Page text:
Kimberley: Welcome. This is an honor to have with us again the amazing Kristin Neff. Welcome.
Kristin: Thank you for having me. Happy to be here with you again.
Kimberley: Yeah. You have a new book out, which is by far my favorite. I am so in love with this book—Fierce Compassion. Yes. I actually have mine on my Kindle, so I was holding it up, going, “Look, it’s right here.”
Kristin: Thank you.
Kimberley: I loved this book. Thank you for writing it. This is so important for our community because you’re talking about how to use compassion in I think ways that we haven’t talked about before and is so important for those people who are suffering with anxiety or just any kind of severe mental illness or struggle. Can you tell me exactly what fierce compassion or fear self-compassion is?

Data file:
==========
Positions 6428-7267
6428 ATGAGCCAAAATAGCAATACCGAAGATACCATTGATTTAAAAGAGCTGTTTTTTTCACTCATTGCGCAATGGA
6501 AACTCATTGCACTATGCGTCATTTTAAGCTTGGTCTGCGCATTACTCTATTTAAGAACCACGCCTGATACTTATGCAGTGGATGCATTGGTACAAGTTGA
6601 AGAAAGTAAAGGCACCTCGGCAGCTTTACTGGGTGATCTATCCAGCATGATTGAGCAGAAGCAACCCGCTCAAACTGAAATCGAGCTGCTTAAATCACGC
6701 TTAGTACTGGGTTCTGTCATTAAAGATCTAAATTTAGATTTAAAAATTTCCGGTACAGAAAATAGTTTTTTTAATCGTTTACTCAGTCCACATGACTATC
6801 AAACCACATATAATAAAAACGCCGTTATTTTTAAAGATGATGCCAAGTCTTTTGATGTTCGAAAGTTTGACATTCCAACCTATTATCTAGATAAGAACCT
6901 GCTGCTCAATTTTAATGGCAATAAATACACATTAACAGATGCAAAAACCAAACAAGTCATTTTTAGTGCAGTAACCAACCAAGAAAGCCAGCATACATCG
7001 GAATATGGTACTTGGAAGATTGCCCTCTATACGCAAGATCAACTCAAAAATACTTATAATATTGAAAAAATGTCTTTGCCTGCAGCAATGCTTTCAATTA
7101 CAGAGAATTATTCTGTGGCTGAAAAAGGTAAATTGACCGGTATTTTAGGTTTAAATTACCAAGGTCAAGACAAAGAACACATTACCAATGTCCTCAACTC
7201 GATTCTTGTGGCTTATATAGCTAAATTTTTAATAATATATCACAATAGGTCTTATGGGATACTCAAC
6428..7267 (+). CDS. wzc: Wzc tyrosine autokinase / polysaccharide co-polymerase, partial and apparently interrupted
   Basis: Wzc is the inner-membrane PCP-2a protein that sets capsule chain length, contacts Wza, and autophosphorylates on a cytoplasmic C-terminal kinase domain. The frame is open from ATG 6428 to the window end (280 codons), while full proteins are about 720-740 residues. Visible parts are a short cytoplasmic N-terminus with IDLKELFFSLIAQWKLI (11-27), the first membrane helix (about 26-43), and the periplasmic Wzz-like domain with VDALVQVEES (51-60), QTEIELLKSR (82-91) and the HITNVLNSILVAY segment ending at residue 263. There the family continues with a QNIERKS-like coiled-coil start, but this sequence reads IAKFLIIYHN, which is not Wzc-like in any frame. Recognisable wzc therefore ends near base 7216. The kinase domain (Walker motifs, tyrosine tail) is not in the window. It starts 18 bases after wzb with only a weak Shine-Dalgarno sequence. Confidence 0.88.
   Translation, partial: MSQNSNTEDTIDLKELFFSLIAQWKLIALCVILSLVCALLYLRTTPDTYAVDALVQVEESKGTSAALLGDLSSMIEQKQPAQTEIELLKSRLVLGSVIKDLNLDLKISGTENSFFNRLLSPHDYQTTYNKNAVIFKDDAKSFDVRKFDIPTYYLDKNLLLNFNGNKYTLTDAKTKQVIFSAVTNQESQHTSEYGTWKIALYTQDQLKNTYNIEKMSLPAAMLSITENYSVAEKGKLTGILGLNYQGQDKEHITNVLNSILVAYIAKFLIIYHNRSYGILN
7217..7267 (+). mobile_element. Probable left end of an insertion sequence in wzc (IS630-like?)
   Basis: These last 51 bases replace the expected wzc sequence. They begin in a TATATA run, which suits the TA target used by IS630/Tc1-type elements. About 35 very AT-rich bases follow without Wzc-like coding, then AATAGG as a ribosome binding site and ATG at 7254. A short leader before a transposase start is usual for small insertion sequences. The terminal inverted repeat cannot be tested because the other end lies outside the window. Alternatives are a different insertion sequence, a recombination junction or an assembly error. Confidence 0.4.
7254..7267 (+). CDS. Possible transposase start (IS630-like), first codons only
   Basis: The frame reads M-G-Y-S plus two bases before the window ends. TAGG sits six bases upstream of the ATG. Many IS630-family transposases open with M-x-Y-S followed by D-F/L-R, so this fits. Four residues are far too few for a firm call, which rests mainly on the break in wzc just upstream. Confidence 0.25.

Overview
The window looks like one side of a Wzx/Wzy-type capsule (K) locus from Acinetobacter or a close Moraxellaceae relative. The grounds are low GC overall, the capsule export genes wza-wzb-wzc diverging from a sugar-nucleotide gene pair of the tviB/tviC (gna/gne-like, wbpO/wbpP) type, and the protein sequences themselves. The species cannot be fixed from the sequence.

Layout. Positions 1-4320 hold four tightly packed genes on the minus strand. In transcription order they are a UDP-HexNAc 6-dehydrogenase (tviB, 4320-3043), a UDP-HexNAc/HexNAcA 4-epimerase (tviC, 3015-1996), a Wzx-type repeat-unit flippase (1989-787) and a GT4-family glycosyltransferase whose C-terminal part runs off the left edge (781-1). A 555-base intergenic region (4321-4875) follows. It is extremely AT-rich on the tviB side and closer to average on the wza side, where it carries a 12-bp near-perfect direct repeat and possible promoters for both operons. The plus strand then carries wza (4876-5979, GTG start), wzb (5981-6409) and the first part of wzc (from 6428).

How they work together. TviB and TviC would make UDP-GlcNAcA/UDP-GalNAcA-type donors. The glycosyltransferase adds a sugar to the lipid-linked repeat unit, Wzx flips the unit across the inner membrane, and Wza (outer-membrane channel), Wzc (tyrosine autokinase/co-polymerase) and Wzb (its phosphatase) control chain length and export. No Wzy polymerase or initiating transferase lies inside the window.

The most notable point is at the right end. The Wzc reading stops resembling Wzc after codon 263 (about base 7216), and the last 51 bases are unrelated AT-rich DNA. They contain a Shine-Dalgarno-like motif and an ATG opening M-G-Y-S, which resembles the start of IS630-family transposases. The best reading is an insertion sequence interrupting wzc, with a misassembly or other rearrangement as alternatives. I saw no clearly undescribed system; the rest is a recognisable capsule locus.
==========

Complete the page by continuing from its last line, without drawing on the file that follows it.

Kristin: Yeah. Well, self-compassion, in general, or compassion in general is concerned with the alleviation of suffering. It’s a desire to help. It’s the desire for well-being of others, and then self-compassion is of yourself. There are really two main faces that it has, the two main ways that it can express itself. There’s tender self-compassion, which is really important, which is about self-acceptance. It’s about being gentle, more nurturing, warm with yourself, soothing yourself when you’re upset, really offering support, being with yourself and all your pain and all your imperfection, and really accepting a kind way. This is a hugely important aspect of self-compassion because most of us don’t do this. Most of us think we aren’t good enough or we criticize ourselves. We’re really harsh with ourselves.